temporary baseball fence
MILWAUKEE–Brewers baseball operations temporary baseball fence president David Stearns answered Sunday’s media concerns as things continued to change quickly in the Major League Baseball response to the national emergency triggered by the coronavirus pandemic.
Below are some of the key comments from the session: Stearns: Before we get into the meat of what everyone would ask me, and I really appreciate the interest in what we’re doing, the interest in our game, the interest in the Brewers below, I think it’s important for all of us as a group to note that this is a global health pandemic. We now have a state health emergency in our country. We are entering our country certainly in a very difficult economic time. We have places in our region and our country where kids are unable to go to school right now, where kids are not having hot meals at school right now, and a whole host of other consequences of this pandemic. I completely understand that the Brewers are interested, there’s an interest in baseball, and I’ll do my best to answer all your questions. I just hope that as we move forward here, and some of the questions about baseball and sports in general, the entertainment industry in general, will subside, that everybody can do their part to really support what’s going to be a really difficult period in our culture and possibly around the world over the next few weeks.
How was it like doing the day to day shift?
Stearns: We had never seen it before, operationally. There are a whole host of things that we are working on right now. First of all, this list of issues guarantees that all of our employees, including our players, including our coaches, are healthy including our medical staff, front office staff, our part-time staff temporary baseball fence and temporary workers. We have 300 employees and we must ensure that they all have a safe place to work in. That was the problem at the top point, then.
• How coronavirus affects Brewers, MLB Besides that, we definitely have baseball players in the Major League and baseball players in the Minor League who start a season somewhere. And we need to think about how to ensure that if that happens they are thoroughly educated.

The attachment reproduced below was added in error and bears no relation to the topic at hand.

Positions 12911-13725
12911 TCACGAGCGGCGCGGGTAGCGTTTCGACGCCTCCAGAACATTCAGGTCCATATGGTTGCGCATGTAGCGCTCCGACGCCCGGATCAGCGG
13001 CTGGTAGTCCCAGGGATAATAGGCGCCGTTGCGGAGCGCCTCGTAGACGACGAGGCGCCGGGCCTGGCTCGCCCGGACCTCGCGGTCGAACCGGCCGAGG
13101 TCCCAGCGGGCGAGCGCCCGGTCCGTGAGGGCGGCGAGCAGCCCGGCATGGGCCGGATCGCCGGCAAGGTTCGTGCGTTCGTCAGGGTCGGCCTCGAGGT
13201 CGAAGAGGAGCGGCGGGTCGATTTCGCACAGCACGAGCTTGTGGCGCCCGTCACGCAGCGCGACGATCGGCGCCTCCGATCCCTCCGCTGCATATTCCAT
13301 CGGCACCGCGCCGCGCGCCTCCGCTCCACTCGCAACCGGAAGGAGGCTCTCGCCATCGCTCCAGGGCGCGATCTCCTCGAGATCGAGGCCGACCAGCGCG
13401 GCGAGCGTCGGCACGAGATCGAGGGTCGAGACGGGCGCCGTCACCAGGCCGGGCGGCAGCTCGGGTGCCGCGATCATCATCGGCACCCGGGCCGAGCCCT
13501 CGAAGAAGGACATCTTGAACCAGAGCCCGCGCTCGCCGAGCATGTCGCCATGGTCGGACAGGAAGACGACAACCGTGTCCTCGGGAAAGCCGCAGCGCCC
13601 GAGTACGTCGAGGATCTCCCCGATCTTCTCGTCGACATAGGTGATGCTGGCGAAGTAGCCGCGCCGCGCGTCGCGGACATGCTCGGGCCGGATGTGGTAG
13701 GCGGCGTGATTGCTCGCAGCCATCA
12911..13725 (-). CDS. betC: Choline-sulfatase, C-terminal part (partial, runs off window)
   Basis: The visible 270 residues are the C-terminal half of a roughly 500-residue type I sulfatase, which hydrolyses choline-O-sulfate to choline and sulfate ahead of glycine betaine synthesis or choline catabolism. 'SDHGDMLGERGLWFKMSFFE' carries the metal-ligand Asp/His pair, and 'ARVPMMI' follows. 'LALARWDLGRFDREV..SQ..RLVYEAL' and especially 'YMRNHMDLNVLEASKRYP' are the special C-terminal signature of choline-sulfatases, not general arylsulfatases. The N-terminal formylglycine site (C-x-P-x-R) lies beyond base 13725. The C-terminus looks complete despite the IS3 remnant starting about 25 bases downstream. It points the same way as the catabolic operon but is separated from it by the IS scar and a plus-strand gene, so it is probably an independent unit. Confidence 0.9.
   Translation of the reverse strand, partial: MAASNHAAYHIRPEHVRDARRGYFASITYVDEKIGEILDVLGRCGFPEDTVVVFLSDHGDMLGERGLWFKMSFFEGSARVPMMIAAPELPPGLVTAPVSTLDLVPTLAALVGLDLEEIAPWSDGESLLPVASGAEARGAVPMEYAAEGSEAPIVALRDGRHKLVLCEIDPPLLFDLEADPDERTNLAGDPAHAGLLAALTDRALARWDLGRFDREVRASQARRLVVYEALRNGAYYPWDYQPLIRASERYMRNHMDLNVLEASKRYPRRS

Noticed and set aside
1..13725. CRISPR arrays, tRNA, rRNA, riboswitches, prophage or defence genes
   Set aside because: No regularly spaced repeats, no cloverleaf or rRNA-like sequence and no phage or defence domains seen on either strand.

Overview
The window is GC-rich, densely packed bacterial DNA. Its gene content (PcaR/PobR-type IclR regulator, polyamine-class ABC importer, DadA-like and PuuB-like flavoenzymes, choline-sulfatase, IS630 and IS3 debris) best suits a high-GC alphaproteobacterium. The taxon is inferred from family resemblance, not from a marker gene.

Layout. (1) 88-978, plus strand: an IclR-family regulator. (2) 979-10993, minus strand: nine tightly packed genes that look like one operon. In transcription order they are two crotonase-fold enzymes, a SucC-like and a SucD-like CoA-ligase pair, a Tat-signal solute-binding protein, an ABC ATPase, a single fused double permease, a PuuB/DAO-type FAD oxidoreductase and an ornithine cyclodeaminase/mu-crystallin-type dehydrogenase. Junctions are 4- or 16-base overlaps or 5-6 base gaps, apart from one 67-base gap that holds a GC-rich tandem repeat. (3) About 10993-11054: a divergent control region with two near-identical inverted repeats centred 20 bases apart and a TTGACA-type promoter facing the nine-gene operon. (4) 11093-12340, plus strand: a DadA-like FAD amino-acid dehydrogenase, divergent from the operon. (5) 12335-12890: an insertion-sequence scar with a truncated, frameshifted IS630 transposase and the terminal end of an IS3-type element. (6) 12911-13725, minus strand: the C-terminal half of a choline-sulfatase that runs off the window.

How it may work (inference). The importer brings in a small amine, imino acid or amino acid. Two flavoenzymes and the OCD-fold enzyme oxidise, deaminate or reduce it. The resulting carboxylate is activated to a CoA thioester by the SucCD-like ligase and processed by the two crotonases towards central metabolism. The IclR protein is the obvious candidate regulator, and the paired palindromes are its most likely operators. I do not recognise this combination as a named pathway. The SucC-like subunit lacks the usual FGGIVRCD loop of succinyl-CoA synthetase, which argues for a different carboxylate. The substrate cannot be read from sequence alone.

How is logistics, then? Where are you, where are Craig Counsell and his coaches and where are the players?
Stearns: I guess, as you guys know, players have been given three options: they couldstay in Arizona with access to our complex, they could go to Milwaukee and have access to the Milwaukee facility or they could go home. Players continue to be in the decision taking process. It looks like we’ll have a third of our Major League players here in Phoenix, probably about a third in Milwaukee and then a third heading south, based on the numbers I’ve got.
I’m in California, now. I’ll go back to Milwaukee as soon as I can, but we’ve got to make sure the project is working here for now. Major League coaches are or may be returning to their hometowns. That’s true for all of our players— Major League and Minor League. We have locally living coaches in Arizona including [bullpen coach] Steve Karsay, [bench coach] Pat Murphy, [assistant hitting coach] Jacob Cruz and [first-base coach] Jason Lane, as well as numerous Minor League coaches. If they want to do the, the players here will get access to coaching. Craig lives in Milwaukee and as you guys said, [third-base coach] Eddie Sedar will be in Milwaukee. [Bullpen catcher] Marcus Hanel lives in the Milwaukee area. Therefore, there we will also have trainers for players who want to work out at our gym in Milwaukee. Yet the coaches will be best practice in their hometowns. I think that reflects what [MLB] is trying to get away from, full team practices: show up at 9 a.m. At buildings. And go out to the game to work out. The League’s major stars also have access to our gym but we don’t really get the same organized workout. Players need to come along. To some extent, I suppose we will be working here in Phoenix in a skeleton shape. We’ll certainly have some workers to make sure players are healthy. Many players will come in to work out, but not everyone is used to the complete, formalized Spring Training workouts.